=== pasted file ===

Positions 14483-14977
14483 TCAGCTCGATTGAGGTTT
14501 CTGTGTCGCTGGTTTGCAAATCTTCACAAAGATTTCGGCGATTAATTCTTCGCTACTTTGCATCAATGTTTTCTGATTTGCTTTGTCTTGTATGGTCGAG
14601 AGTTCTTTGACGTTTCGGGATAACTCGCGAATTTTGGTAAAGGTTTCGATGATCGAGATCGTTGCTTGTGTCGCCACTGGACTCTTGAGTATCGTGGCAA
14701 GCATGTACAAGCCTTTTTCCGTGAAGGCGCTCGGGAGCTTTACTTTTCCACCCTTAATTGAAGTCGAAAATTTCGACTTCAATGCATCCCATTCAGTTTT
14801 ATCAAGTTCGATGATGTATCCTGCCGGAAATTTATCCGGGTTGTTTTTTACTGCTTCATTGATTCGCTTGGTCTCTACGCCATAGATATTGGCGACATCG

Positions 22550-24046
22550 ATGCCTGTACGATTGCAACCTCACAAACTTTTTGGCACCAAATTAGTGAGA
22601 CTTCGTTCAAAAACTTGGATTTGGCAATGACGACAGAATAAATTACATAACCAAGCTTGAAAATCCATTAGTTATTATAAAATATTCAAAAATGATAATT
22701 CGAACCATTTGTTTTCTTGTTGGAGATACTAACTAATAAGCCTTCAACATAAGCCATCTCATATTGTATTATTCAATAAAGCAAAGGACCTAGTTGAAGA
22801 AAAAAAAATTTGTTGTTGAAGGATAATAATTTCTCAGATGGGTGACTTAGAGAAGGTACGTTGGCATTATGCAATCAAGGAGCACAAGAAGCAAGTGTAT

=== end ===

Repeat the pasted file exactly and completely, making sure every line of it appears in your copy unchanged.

Positions 14483-14977
14483 TCAGCTCGATTGAGGTTT
14501 CTGTGTCGCTGGTTTGCAAATCTTCACAAAGATTTCGGCGATTAATTCTTCGCTACTTTGCATCAATGTTTTCTGATTTGCTTTGTCTTGTATGGTCGAG
14601 AGTTCTTTGACGTTTCGGGATAACTCGCGAATTTTGGTAAAGGTTTCGATGATCGAGATCGTTGCTTGTGTCGCCACTGGACTCTTGAGTATCGTGGCAA
14701 GCATGTACAAGCCTTTTTCCGTGAAGGCGCTCGGGAGCTTTACTTTTCCACCCTTAATTGAAGTCGAAAATTTCGACTTCAATGCATCCCATTCAGTTTT
14801 ATCAAGTTCGATGATGTATCCTGCCGGAAATTTATCCGGGTTGTTTTTTACTGCTTCATTGATTCGCTTGGTCTCTACGCCATAGATATTGGCGACATCG

Positions 22550-24046
22550 ATGCCTGTACGATTGCAACCTCACAAACTTTTTGGCACCAAATTAGTGAGA
22601 CTTCGTTCAAAAACTTGGATTTGGCAATGACGACAGAATAAATTACATAACCAAGCTTGAAAATCCATTAGTTATTATAAAATATTCAAAAATGATAATT
22701 CGAACCATTTGTTTTCTTGTTGGAGATACTAACTAATAAGCCTTCAACATAAGCCATCTCATATTGTATTATTCAATAAAGCAAAGGACCTAGTTGAAGA
22801 AAAAAAAATTTGTTGTTGAAGGATAATAATTTCTCAGATGGGTGACTTAGAGAAGGTACGTTGGCATTATGCAATCAAGGAGCACAAGAAGCAAGTGTAT